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  #111  
Old 09-19-2010, 12:25 PM
joelhall joelhall is offline
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Hello agin,
Errata, I share the humour in your anecdote, some pathologists survive their detachment through humour. The question of medical research ethics is not one I wish to debate, but suffice to say that my introduction you quoted was necessary to provide context to what followed.

The questions you pose are both provoking and insightful. Tissue resilience has important forensic implications and assailing mesenteric attachments can be a nightmare in the obese that is both time consuming and obstructive in feeling and discriminating organs. So much so that it can well go on the list of skill demand in respect to Chapman.

Briefly for those unfamiliar with skin histology. The outer layer of skin (the epidermis) is composed of layers of dead horn-like cells that are resistant to insults from the environment. Below the epidermis are collagenous fibres over a subcutaneous layer of fat cells. This subcutaneous structure is like a shock absorber that deforms under pressure, returning to its original condition once the pressure is released.
With moderate force focused at a knife point the epidermis will resist puncture by absorbing the force into the elastic fibres and the fat cushion. With increasing force the knife point can break through the epidermis meeting little resistance from tissues underneath.

With an incising knife edge, the force is spread over a wider area requiring greater force to cut the epidermis. If the knife is drawn across the epidermis the leading edge of the knife will pucker up small rolls of deformed skin. As force is increased these rolls will give way producing an irregular edge to the incision. The blunter the knife, the greater force required and the more jagged the incision becomes.

The thickness of epidermis and subcutaneous structure varies in different parts of the body. The skin of the neck is quite thin whereas the abdomen, particularly in the female, can have a deep subcutaneous fat layer. While the skin may be thin on the neck it is also loose and an incising knife can well drag skin forward ahead of the edge thus producing an irregular jagged incision. To overcome both loose skin and subcutaneous deformation it is usual to tighten the skin with the hand at the point of entry of the knife, thus allowing reduced force on the knife.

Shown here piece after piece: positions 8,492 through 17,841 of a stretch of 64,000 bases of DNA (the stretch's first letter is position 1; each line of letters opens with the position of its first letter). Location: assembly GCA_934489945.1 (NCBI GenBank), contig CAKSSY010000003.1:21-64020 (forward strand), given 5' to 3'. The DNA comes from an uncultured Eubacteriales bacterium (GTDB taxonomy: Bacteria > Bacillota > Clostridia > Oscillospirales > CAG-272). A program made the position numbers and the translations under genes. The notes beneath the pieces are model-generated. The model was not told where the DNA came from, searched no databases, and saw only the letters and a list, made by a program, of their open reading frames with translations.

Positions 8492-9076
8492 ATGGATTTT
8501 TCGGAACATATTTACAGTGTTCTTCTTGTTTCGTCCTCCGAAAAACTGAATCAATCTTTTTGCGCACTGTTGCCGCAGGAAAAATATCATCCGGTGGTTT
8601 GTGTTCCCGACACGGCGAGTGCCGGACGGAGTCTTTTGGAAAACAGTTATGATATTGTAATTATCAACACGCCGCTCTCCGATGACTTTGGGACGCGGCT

Mr Ripper was unlikely to be able to do this with any certitude, but stretching the neck by a throttle or jaw hold, or in the case of Stride, her scarf, could have facilitated the incision.
Iíll leave the fatty abdomen to the imagination but the visual removal of organs in such a case would probably be of little help in organ discrimination. It could have been a hopeless task in a tight time frame to feel the kidney in an obese victim.
I haven't much time at present to make a response to recent posts but will get back when I can. DG
I'll add to this as well, especially as regards the question about the heart.

Cleavage lines (also called Langer's lines), were named after Karl Langer, an anatomist whose work involved attacking dead bodies with an ice-pick!

Anyway, these cleavage lines are the result of the direction of the collagen bundles in the skin. Collagen fibres are what give skin its strength and toughness, and on the abdomen these tend to run transversely - i.e. in a horizontal fashion.

Doctors making incisions tend to make them along these lines when possible as they heal with less scarring. Of course cutting across them with a knife which isn't particularly sharp will cause a jagged tear, as skin tends to open in the same direction as the cleavage lines. It's a lot like cutting across and down paper, following the fibre direction. Going with them will produce a straight line, whilst going at right angles to them will produce a jagged line or one which changes course.

The skin of the neck has cleavage lines which run at an oblique angle - sideways but going downwards towards the mid-line. Langer's observations showed him that stabs made a slit-like cut in the skin, which followed the direction of the collagen fibres.

The skin itself, as anyone who has had a paper cut can testify to, is not paticularly hard to slice into, especially with smaller cuts. However there are other tissues lying beneath which must be cut as well. Subcutaneous fat, ligament, and the deep fascia. None of these pose much of a problem with a sharp enough knife of course. And of course the skin has its elastic qualities, thanks to the elastin (although larger incisions have to be made on an embalmed cadaver).

Other tissues can present a problem however, and this depends on the tissue type. Beneath the skin is of course skeletal muscle, the oragsna re surrounded by peritoneum in the abdomen, blood vessels have walls of varying toughness and strength based on type (for instance the arteries have to resist the pressure of the blood), organ walls are made of smooth muscle, and so on.

The trachea itself is fairly hard to cut through being reinforced by cartilage.

For this reason we can tell that MJK's killer for example used a fairly blunt knife to cut the throat.